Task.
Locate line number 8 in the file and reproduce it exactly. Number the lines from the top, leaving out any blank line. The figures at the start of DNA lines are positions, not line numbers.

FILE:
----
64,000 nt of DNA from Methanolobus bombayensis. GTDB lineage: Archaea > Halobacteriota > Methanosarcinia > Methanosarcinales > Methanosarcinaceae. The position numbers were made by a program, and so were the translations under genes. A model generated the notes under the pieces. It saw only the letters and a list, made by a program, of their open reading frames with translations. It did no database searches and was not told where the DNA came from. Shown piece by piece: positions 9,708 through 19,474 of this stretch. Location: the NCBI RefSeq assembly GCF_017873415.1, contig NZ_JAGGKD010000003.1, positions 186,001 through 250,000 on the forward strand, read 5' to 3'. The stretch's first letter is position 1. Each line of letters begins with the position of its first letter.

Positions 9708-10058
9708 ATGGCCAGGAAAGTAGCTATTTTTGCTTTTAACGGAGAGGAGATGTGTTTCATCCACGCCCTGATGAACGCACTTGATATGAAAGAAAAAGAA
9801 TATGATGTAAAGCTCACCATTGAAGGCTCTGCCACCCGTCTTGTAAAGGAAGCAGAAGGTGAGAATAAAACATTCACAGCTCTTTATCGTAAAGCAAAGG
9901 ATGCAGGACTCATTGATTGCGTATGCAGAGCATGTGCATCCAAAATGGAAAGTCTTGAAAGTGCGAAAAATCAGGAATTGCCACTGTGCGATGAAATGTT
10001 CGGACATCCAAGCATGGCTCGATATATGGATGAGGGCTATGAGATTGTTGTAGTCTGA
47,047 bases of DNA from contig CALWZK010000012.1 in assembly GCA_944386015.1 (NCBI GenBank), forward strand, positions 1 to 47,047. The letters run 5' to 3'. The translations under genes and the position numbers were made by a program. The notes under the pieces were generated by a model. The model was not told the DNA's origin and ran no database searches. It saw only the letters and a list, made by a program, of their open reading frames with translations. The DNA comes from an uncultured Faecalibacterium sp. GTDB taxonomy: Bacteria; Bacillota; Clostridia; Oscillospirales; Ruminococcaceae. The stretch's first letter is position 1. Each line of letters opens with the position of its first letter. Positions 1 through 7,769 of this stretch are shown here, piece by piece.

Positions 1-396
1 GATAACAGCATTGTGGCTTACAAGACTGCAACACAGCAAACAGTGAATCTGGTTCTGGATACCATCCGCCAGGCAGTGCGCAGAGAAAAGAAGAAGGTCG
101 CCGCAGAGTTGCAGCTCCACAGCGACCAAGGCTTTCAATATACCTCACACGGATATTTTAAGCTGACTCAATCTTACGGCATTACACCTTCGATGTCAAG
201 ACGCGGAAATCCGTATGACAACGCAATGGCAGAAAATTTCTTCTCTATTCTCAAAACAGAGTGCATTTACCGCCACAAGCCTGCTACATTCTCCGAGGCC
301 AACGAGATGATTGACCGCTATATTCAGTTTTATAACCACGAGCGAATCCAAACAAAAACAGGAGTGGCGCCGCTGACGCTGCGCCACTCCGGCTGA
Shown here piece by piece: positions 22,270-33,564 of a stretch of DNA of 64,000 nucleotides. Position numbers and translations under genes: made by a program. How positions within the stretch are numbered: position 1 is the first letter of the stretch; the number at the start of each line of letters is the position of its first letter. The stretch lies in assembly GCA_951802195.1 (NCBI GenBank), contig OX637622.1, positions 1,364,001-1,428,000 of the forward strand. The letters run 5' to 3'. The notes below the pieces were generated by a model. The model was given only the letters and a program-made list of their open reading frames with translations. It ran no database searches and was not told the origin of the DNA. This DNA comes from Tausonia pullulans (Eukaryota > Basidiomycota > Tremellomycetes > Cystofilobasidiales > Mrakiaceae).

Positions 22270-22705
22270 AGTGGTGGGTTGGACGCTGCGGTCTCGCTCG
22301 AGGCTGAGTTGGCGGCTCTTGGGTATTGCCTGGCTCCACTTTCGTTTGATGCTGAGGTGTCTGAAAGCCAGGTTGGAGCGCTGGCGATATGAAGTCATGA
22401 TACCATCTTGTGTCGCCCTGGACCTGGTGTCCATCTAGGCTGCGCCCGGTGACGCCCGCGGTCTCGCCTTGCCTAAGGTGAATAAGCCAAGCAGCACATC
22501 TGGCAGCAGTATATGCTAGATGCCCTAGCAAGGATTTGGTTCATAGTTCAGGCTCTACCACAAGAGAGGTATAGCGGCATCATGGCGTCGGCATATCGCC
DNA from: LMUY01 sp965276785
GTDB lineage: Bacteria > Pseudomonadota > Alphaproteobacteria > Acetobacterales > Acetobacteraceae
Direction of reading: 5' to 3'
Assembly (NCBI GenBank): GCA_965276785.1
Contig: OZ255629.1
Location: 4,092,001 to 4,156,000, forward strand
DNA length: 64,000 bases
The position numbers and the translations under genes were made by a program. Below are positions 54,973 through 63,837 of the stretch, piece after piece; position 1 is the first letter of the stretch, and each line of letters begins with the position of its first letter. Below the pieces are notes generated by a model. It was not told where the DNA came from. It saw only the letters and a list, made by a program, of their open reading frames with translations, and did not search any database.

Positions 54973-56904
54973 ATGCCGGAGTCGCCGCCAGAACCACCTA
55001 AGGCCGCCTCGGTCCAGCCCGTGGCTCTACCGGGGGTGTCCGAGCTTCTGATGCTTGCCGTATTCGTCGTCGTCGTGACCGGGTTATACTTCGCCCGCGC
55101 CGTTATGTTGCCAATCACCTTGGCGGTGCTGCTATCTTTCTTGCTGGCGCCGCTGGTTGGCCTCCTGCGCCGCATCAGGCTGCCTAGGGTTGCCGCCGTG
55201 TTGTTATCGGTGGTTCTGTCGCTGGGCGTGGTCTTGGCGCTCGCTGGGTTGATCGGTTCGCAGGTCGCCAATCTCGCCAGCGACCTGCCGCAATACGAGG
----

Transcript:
Positions 1-396